Positive Parenting Newsfeed—a Child Trends Project—is Supported by the National Science Foundation

Creating a Math-Friendly Environment

NASHVILLE, Tenn. (Ivanhoe Newswire)—Counting out objects in the grocery store, adding up all their toys, subtracting how many cookies they have left. There are lots of math-related activities that parents already do at home with their little ones, but there’s also many more that go beyond counting to one, two, three.

There are many things parents do to support their child’s math learning. Researchers from Vanderbilt University surveyed parents of preschoolers about a wide variety of activities they do at home with their child. They found that when it comes to early math development, greater emphasis is placed on early numeracy, or the ability to count and compare numbers. But developmental psychologist Bethany Rittle-Johnson, PhD, believes, “There’s more to math than number.”

She says there are everyday activities that parents can do to broaden their preschooler’s math knowledge of not only numbers but also spatial skills.

“That includes things like building with blocks and Legos and doing puzzles and using lots of spatial words like up and beside and under,” Rittle-Johnson told Ivanhoe.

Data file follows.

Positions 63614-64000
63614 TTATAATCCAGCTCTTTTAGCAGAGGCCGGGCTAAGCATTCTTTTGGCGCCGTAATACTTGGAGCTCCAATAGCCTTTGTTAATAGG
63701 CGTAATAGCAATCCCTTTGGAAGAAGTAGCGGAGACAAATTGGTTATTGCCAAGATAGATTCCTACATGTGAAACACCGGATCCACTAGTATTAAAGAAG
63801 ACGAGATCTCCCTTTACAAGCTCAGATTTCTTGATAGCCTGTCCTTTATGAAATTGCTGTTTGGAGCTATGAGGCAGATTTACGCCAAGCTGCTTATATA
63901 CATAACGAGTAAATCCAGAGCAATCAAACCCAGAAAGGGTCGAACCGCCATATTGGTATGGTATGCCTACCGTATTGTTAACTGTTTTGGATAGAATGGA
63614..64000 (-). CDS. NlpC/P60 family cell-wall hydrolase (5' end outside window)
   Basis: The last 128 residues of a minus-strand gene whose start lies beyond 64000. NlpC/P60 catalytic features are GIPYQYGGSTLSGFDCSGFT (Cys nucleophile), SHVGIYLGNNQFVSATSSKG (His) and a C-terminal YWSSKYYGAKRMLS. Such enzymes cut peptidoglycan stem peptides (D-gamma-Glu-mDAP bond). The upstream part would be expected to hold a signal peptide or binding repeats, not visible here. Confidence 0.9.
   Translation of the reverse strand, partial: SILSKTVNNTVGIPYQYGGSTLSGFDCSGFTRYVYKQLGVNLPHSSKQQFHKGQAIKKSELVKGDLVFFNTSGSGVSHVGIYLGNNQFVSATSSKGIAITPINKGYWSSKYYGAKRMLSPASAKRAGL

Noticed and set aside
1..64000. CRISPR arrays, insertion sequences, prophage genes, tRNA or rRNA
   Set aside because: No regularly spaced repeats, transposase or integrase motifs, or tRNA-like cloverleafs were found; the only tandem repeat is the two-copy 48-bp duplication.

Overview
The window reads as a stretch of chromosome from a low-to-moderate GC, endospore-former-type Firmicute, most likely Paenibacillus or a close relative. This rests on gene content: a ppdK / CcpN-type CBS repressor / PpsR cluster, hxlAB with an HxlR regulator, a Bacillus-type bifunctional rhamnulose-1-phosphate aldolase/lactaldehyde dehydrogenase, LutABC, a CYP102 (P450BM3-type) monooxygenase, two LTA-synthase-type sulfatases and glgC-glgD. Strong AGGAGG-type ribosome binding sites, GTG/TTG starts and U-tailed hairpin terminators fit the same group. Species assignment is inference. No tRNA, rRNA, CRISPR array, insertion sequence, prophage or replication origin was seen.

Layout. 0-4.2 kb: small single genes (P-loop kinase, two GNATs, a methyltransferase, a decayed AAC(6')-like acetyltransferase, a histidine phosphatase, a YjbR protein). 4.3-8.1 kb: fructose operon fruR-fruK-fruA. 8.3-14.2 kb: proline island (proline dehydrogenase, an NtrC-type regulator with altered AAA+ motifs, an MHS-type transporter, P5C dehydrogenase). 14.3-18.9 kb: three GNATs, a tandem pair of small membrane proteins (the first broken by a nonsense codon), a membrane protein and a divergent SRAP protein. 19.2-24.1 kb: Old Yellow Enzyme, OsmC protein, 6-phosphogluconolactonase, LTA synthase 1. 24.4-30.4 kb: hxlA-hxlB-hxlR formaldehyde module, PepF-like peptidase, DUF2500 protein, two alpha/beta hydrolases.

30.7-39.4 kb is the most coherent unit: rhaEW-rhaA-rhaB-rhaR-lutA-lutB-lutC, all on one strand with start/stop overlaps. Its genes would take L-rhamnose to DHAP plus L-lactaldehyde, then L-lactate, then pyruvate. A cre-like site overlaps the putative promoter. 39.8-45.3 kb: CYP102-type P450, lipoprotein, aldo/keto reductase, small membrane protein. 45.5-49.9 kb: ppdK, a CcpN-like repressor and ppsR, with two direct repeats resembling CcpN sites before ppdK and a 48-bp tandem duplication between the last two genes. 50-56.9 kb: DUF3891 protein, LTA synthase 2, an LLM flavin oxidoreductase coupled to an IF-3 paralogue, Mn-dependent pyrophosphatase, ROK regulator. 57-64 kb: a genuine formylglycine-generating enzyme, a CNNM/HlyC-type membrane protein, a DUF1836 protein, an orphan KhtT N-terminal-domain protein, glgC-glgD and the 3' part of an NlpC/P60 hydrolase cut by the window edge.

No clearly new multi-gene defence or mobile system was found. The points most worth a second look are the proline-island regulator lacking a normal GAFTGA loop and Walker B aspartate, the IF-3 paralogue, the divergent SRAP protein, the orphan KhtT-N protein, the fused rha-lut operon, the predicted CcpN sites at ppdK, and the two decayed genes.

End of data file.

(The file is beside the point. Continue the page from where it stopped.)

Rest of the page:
Another math skill parents can work on with their child is patterning. They also found that parents beliefs about their child’s math skills related to the type of support they provided.

Rittle-Johnson explained, “If they thought their children were better in numbers, they were doing more number activities with their children. And if they thought their children were better at making and thinking about patterns, they were doing more patterning activities with their children.”

But whether it’s Legos, a card game, or building blocks these all provide opportunities for parents to build up their child’s math skills.

Another thing the researchers found was that the parent’s beliefs in their own math skills were related to the type of support they provided for spatial math, like playing with blocks. That is, if the parent was confident in their spatial abilities, or the ability to imagine things in three dimensions, then they provided more support for spatial math.

Contributors to this news report include: Cyndy McGrath, Supervising Producer; Milvionne Chery, Field Producer; Ken Ashe, Editor; Roque Correa, Videographer.

Produced by Child Trends News Service in partnership with Ivanhoe Broadcast News and funded by a grant from the National Science Foundation.

(Source: https://www.researchgate.net/publication/327872003_The_home_math_environment_More_than_numeracy )

facebook twitter instagram tiktok youtube arrow up Play Icon Envelope Arrow Right Arrow Down